The penetration capability of the electron beam is a function of the voltage of the accelerator. With a thinner skin, less penetration and energy are needed to perform the cross-linking. With such a reduction in energy levels, it is possible to eliminate the concrete vaults in which the cross-linking is presently conducted and perform that step in line in tandem with the extrusion. Accordingly, the acclerator 67 may be positioned between the color coding device 66 and the cooling trough 63 as shown in FIG. 4.
A depth-dose curve may be developed for a particular distance from the window surface of the accelerator 67 where the conductor insulation is irradiation cross-linked. On such a curve, the abscissa represents the depth of penetration of the insulation in centimeters. The ordinate represents a relative surface dose which is received by the insulated conductor 20 at some specific depth and which is expressed in terms of megarads. Depth-dose curves are discussed in detail in U.S. Pat. No. 3,916,204 which issued on Oct. 28, 1975 in the name of R. K. Swartz and which is incorporated by reference thereinto.
The graph of FIG. 5 shows a depth-dose curve 71 depicting energy levels required for the prior art single layer irradiation cross-linked insulation 26 and a curve 72 for the insulation of the conductor 20 of this invention. The zero point on the abscissa represents the outer surface of the insulation layer which is cross-linked. Inasmuch as the area under the curve is proportional to the energy which is absorbed by the plastic material, the graph demonstrates that less energy is required to irradiation cross-link the relatively thin skin 32 of the insulated conductor 20 of this invention than the prior art single layer 26 shown in FIG. 3A.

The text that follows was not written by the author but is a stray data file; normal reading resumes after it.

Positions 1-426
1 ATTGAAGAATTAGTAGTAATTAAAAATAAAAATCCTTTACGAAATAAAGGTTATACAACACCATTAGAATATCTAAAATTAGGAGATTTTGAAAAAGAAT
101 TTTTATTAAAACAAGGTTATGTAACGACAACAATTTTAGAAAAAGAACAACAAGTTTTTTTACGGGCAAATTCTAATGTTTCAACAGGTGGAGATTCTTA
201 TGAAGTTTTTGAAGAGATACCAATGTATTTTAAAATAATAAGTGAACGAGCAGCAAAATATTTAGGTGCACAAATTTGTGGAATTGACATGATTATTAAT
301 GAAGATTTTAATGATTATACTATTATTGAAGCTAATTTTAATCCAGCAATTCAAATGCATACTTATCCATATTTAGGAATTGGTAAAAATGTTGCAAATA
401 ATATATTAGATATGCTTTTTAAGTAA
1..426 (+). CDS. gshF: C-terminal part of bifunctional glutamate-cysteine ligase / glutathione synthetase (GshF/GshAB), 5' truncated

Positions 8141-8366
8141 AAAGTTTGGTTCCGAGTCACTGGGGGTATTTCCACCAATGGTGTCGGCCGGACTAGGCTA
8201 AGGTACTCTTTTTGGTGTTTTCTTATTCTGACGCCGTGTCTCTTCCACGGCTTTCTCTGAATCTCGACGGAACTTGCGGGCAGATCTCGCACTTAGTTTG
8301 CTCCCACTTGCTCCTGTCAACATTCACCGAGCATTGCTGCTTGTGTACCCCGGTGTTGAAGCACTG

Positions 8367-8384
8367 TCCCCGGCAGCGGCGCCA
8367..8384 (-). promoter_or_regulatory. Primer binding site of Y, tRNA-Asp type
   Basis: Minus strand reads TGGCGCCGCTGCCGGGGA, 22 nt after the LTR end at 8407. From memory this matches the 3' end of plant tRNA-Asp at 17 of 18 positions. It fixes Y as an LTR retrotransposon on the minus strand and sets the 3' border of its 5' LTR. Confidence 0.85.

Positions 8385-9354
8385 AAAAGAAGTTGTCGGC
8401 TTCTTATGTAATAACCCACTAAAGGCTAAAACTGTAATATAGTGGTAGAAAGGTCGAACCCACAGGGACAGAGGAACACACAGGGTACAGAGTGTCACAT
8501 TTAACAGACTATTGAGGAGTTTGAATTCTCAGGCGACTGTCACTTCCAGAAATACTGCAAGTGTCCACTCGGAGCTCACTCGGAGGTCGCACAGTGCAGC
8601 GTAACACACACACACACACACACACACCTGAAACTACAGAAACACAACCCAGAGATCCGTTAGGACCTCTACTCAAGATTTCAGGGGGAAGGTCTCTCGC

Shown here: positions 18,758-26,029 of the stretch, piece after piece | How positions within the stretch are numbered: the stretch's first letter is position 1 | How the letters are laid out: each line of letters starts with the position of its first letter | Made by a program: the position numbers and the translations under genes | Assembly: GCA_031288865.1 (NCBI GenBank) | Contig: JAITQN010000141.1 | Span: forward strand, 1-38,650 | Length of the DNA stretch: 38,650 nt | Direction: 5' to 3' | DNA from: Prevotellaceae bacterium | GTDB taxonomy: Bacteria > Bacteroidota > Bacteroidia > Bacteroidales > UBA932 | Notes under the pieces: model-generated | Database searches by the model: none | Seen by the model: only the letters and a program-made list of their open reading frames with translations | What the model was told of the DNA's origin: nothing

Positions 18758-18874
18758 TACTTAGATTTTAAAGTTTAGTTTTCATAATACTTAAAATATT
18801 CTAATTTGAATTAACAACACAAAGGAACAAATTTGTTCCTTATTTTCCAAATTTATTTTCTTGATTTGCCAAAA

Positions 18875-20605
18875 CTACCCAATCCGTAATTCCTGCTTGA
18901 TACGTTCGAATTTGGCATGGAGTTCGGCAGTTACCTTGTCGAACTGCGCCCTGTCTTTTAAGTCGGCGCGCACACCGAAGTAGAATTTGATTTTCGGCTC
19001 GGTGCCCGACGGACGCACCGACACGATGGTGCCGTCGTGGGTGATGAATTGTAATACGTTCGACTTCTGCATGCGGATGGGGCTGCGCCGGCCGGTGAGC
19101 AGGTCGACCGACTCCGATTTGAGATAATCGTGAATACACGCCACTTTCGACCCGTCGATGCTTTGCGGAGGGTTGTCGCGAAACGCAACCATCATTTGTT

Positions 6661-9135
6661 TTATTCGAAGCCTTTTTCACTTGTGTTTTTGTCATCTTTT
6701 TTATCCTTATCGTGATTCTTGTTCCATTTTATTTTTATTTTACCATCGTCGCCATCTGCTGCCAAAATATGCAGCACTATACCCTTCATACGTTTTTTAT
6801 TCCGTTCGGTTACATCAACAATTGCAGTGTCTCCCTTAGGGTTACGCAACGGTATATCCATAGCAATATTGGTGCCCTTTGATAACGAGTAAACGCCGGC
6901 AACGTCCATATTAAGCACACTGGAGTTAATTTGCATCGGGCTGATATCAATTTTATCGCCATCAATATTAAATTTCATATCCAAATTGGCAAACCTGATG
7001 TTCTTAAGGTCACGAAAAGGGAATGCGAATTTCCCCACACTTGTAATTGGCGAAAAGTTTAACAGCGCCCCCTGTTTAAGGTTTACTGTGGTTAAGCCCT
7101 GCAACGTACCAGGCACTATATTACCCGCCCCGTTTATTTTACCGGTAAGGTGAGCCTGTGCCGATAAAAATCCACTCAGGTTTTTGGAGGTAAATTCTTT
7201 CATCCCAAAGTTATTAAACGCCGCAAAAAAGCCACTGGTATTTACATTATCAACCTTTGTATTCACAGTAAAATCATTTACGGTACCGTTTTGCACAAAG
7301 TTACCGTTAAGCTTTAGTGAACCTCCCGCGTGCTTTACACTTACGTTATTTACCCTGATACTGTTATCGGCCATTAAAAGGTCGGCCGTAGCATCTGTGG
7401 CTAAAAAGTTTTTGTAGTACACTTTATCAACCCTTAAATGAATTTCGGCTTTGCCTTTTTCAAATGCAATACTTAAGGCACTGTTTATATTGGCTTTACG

The uniformity of the irradiation process is manifested by the constancy of the dose throughout the thickness of the layer being cross-linked. As shown in the graph in FIG. 5, the dose in curve 72 is substantially constant for a distance of about 0.005 cm from the outer surface 34 of the insulated conductor. In contrast, the dose for the curve 71 increases substantially from about 4 MR within the thickness of the single layer 26.
For the insulated conductor 20 to be suitable for the environments in which the conductor 22 is used, it must possess suitable mechanical properties. At least predetermined values of mechanical properties such as solder heat, abrasion, and cut-through resistance, elongation and compression resistance are required.